Yucca leaves, with their pliable and strong nature, are the material of choice for this garlic basket, but wheat or oat straw or any long grass soaked in warm water and kept damp in a towel while weaving will be suitable. The twining method for this garlic basket is one of the earliest forms of weaving. These materials work quickly into a twined basket with a braided topknot.
The garlic basket pictured measures 4 inches in diameter and 8 inches tall.
- 15 to 16 yucca leaves, approximately 28 inches long, wilted for 2 weeks
||Step 1: Trim points and tough ends of the yucca leaves. Take eight leaves of equal length, and create a plain weave (over one, under one) in the middle of the leaves to create a square base with four spokes on each side.
Step 2: Fold another leaf about 10 inches from one end to create two weavers. (The ends are unequal so you will not need to splice, or layer, them in the same place.) Slip the folded end over one of the corner spokes. With the first spoke encased in the fold, twist the weavers, and then place one on top and the other on the bottom of the next spoke. Twist again and engage the next spoke in the same manner. Twist the weavers in the same direction throughout the basket.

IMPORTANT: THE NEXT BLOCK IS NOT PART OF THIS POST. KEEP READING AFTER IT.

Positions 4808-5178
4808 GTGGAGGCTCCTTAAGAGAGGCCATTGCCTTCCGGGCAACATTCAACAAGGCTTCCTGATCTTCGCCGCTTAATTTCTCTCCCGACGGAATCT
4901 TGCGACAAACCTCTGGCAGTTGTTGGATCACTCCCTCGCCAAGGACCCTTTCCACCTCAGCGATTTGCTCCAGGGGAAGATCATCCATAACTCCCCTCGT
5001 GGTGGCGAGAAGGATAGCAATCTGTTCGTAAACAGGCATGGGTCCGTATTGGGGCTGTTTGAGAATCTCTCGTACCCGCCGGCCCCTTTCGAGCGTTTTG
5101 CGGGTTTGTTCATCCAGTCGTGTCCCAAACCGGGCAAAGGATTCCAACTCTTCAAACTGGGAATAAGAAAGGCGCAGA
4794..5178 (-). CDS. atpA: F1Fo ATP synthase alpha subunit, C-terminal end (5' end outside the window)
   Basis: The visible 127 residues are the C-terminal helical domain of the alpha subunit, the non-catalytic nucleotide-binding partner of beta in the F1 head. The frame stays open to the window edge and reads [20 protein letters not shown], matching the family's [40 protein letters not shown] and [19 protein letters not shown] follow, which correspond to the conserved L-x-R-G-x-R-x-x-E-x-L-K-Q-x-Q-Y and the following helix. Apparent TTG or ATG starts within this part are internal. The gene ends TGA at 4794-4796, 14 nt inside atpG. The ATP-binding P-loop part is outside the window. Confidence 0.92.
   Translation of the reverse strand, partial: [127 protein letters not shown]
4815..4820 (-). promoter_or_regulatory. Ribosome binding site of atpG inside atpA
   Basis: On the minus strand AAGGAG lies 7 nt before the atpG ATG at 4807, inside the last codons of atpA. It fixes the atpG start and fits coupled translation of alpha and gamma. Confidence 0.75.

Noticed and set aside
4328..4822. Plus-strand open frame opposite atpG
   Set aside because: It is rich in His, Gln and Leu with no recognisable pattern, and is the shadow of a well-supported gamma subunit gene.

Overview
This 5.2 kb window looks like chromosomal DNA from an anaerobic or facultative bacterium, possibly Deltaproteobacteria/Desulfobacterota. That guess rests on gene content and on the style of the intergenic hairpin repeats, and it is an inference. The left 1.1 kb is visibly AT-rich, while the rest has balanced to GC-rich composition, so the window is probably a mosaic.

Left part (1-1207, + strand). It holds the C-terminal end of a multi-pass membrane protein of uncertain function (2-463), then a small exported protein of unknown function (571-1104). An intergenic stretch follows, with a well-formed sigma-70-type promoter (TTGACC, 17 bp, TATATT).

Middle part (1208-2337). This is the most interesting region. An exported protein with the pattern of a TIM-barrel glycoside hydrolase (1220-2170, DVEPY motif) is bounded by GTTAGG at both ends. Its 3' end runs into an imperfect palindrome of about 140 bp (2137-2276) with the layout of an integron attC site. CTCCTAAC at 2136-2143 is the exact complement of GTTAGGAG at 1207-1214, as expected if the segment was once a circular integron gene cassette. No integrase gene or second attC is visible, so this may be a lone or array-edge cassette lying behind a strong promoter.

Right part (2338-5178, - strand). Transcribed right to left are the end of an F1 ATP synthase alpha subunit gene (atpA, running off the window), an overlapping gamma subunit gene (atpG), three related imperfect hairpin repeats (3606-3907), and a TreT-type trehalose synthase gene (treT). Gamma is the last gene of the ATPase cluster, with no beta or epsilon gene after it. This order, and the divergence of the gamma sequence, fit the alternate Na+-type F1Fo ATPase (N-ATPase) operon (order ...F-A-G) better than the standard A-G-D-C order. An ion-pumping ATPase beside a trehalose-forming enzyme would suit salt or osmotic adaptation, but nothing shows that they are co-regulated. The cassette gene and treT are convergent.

When you get to the last 2 inches of a weaver, layer another leaf on top and weave the two as one, continuing to twist and weave the spokes. (A clothespin will hold the leaves in place while you splice or if you need to stop mid-weave.) Make rounds on the base until it’s the size you want. I did two rounds of twining, making the base 4 inches square.
About the Author: Patricia Lehnhardt is a merchant, cook, artisan and writer in Galena, Ill., who focuses on all things natural.
This article originally appeared in the July/August 2012 issue of Hobby Farm Home.